The mountain range which runs parallel to the
coast in the north of Turkey has erected a veritable
wall between the Black Sea and the plateaux of
Anatolia. The geographical formation of this past
of Turkey is quite different from that of western
Anatolia, where mountain ridges radiate from the
central plateau like the fingers of a hand. Here,
a single range virtually hugs the coast, with
often no more than 50 kilometers between the two.
Rivers have conformed in configuration and flow
parallel to the coast, until rifts in the range
open a way of escape to the sea.
On crossing the Black Sea Mountains, one suddenly
descends into a world of dense forest vegetation
and flowers, into rich foliage from alder, lime,
walnut, elm, beech and chestnut trees. The cities,
towns and villages are squeezed along the narrow
coastal strip. It is perhaps for this reason that
the inhabitants of the region are known for their
temper, obstinacy, fighting spirit and a self-deprecating
sense of humor.
Nevertheless, these coastal lands are productive.
The region's hazelnut production is the main source
of supply to the European market and practically
all the tea consumed in Turkey is grown here.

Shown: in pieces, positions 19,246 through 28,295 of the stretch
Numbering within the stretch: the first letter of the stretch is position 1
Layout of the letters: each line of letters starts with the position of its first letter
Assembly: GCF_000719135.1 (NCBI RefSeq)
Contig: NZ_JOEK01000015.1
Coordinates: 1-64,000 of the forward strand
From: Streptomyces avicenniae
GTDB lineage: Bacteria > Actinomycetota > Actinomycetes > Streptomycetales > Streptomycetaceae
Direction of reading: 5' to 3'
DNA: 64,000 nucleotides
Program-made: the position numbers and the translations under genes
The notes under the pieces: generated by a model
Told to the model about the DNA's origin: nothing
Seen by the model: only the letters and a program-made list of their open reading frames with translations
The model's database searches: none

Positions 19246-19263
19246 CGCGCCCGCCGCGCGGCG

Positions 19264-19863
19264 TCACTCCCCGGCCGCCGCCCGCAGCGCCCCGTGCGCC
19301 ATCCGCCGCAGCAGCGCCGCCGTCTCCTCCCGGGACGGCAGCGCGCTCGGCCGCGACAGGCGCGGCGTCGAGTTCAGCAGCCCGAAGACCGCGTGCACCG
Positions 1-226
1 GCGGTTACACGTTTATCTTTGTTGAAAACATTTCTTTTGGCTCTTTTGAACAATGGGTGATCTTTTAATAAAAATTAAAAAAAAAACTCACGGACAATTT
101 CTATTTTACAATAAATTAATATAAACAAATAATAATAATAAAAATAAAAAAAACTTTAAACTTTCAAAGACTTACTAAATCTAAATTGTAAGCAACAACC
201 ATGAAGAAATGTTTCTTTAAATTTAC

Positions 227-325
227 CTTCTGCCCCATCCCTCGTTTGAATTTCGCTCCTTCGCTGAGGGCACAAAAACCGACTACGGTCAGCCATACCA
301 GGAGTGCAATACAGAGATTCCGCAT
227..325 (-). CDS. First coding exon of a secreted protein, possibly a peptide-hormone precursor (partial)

Because of its geographical peculiarities and
turbulent history, a somewhat different and interesting
culture has emerged in the Black Sea region. The
animated energy of the Black Sea inhabitant is
reflected in the rhythm of the music and the playful
movements of their dances.
The local cuisine is mainly composed of a variety
of corn-based meals and hamsi, a kind of local
anchovy; salmon farming has also developed considerably
over recent years. The bread here is made of corn
and an important ingredient of the local cuisine
is black cabbage.
An Impotant Crossroads
Human settlements in the Black Sea region started
as early as the 12th century BC. Situated on the
transit routes between Europe and Asia, this region
has always been a highly coveted land. It has
changed hands frequently, with the Romans, the
Greeks of Pontus, the Romans, the Turkish tribes
and the Mongols all competing to take control
of the area and actually ruling it for some time
in turn. After the conquest of Istanbul in 1453,
the region was gradually absorbed by the Ottomans.
All these cultures have left their mark on the
shores of the Black Sea, cultures which are reflected
in the lifestyle and traditions of the inhabitants.
for photos from Black Sea Region